The second installment of our series of birthday Phils is sort of a twofer, a Fantasy Phil Friday spectacular. We'll begin the festivities with one of my personal favorite guitar players and transition to one of the world's most legendary composers.You probably know Phil Manzanera from the band he was/is in, certainly one of the most legendary of the last 40+ years: Roxy Music. But his arc of artistry goes light years beyond even that most beloved of groups. His solo records are every bit as phenomenal as anything from Roxy; a bold statement to be sure, but not an untrue one by any stretch of the Stratocaster.
What I dig most about the man is his understated, tasteful melodic playing and most of all his tremendous and cinematic sense of tone. He has an ever-evolving arsenal of sounds and colors and when you hear this little mix of instrumental jams -- where the focus is on exactly those two aspects -- you'll be amazed at how many divergently different (yet completely complementary) guitar treatments and tones he has going on.
Being the child of a Colombian mom and a British dad means that a distinctively Latin flavor is never far from Phil's fingers, and you'll notice that when you listen to the CD I compiled that comes with this post. There's also a fusion feel that runs through a lot of his stuff, masterminding bands like Quiet Sun and the ridiculously fantastic 801 as he has. This is music of such a tremendously consistent and uniquely high quality, words fail to describe it... but the man is 63 today (born exactly one day after yesterday's tributee) and all you need to know -- other than to play his music loud and often -- is that he is one of the greatest currently living guitar players, period.
East of Asteroid
01 Sol Caliente
02 Trumpets with Motherhood
03 Diamond Head
06 East of Asteroid
07 Frontera (instrumental version)
08 Impossible Guitar
10 Initial Speed
11 You Are Here
16 Years of Quiet Sun
Total time: 1:18:34
481 MB FLAC/January 2014 archive link
And now for the second Phil of the day... this one is a Philip. Leave it to the minimalists to have the longer name! But Philip Glass -- born this day in 1937 -- is undeniably one of the planet's most accomplished composers, so he can call himself whatever he likes.One of the coolest experiences of my life was watching this film with the Philip Glass Ensemble playing the soundtrack live in the pit beneath the screen, in the Tilles Center auditorium on the C.W. Post campus on Long Island... coincidentally the hall in which my high school graduation ceremony also took place. Koyaanisqatsi is one of the essential cinematic wathershed events of our lifetimes -- influencing countless films subsequent to its advent -- but to get to see it in 70mm with the music happening as a live concert simultaneously is a treasured evening I can't forget.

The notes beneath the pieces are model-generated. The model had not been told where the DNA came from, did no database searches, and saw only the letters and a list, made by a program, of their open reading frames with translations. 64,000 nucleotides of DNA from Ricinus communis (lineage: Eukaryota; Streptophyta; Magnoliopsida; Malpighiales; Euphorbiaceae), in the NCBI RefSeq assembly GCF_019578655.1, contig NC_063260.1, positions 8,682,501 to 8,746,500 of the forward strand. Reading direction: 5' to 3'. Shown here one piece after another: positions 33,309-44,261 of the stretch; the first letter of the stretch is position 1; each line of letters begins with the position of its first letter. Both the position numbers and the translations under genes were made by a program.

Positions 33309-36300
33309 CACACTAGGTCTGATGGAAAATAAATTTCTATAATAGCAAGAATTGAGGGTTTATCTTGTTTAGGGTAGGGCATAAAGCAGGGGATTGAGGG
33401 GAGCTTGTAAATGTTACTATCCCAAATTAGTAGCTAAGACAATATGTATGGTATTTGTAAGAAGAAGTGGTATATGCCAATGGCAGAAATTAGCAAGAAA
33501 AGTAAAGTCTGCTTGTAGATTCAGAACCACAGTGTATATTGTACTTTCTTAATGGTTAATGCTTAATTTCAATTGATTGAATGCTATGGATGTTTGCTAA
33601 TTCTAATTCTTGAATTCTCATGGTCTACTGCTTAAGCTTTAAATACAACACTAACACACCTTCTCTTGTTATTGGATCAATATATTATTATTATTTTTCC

The movie, and the accompanying music that comprises for the most part the only sounds heard in the film, are a world unto themselves and are still -- 30+ years later -- ripped from tomorrow's headlines. Depicting a global life that has only gone more out of balance in the three decades since it came out, once you see Koyaanisqatsi you will never be the same. The first part (and really the alpha and omega) of a legendary trilogy by director Godfrey Reggio, it bares the truth of the effect of our species on this planet and the effect of this planet on our species without a word of narrative and, for me, is one of the greatest accomplishments in any art form of our lifetimes and beyond.
The music is, well... as integral as a score can be to the hypnotic and all-encompassing trajectory of the images on the screen. In my estimation this is Philip Glass' finest hour (OK, finest hour and twenty-five minutes). He created a soundtrack for the ages and that stands alone as a powerful, seminal work even in the absence of the film to bring it all together. These are some apocalyptic arpeggios and if you get to watch the movie you'll see how the music and the pictures synergize to form something truly life-altering in terms of the impact art can have. This all might sound like hyperbole but it isn't, hard as that may be to believe if you're unfamiliar with this film... I have posted the full, never-completely-issued score -- sourced from a 16/44 transfiguration of the super-high-resolution audio from the Blu-Ray disc -- so you can get familarized if you as yet aren't.
Koyaanisqatsi (complete OST)
06 Pruitt Igoe
07 Slo-Mo People I
08 Slo-Mo People II
09 The Grid
12 Translations & Credits
Total time: 1:25:33
425 MB FLAC hereI am not posting mp3s of the Koyaanisqatsi score because it's Blu-Ray audio intended as a audiophile experience, and I apologize in advance for that snobbery. Regardless of the impact on your bandwidth, this has been a pair of days to celebrate a trilogy of musical luminaries, all born at the very end of January and sent to bring us the most sublime sounds, so I hope these posts will have gotten your weekend off to a Philtastic start :) --J.